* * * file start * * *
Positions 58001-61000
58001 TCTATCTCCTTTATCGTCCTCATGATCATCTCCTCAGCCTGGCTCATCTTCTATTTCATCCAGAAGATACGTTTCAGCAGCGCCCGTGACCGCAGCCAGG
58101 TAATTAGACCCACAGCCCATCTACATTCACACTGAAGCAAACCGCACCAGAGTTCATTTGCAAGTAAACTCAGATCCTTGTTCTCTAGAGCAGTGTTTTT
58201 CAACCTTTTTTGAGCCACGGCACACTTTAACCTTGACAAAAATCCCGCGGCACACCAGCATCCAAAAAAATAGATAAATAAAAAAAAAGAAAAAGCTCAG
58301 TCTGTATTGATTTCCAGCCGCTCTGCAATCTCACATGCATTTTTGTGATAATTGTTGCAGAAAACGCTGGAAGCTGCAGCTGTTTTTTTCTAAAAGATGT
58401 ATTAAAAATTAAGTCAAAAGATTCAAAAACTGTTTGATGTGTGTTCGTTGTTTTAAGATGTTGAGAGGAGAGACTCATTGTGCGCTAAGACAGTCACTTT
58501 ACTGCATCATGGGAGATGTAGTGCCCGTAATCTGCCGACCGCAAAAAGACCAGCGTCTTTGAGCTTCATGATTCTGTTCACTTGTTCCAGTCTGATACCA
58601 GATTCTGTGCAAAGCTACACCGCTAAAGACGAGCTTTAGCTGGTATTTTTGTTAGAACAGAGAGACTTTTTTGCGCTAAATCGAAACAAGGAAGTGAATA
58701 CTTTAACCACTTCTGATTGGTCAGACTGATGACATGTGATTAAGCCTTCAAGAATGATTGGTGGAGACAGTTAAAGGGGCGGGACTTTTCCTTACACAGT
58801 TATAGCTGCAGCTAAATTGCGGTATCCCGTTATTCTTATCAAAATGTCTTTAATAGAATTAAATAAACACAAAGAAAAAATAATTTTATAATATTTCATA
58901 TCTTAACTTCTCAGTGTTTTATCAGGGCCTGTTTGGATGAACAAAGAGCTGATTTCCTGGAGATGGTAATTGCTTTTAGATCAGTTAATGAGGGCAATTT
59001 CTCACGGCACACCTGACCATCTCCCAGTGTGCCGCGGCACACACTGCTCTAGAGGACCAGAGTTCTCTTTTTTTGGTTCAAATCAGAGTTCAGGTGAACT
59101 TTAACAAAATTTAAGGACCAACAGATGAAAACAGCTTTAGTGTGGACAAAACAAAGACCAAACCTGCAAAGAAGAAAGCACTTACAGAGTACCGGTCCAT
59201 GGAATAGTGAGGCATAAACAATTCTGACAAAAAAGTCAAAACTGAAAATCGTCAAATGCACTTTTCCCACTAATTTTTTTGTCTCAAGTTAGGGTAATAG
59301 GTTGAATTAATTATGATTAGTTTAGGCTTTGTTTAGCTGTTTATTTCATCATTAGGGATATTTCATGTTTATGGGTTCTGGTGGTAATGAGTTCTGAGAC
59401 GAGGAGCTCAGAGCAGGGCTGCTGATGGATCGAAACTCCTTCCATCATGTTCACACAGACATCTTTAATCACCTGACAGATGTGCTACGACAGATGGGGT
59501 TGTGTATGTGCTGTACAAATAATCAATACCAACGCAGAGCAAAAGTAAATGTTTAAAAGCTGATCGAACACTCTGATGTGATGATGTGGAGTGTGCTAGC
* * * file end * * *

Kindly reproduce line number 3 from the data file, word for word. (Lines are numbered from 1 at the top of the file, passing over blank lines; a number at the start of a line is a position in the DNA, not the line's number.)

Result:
58101 TAATTAGACCCACAGCCCATCTACATTCACACTGAAGCAAACCGCACCAGAGTTCATTTGCAAGTAAACTCAGATCCTTGTTCTCTAGAGCAGTGTTTTT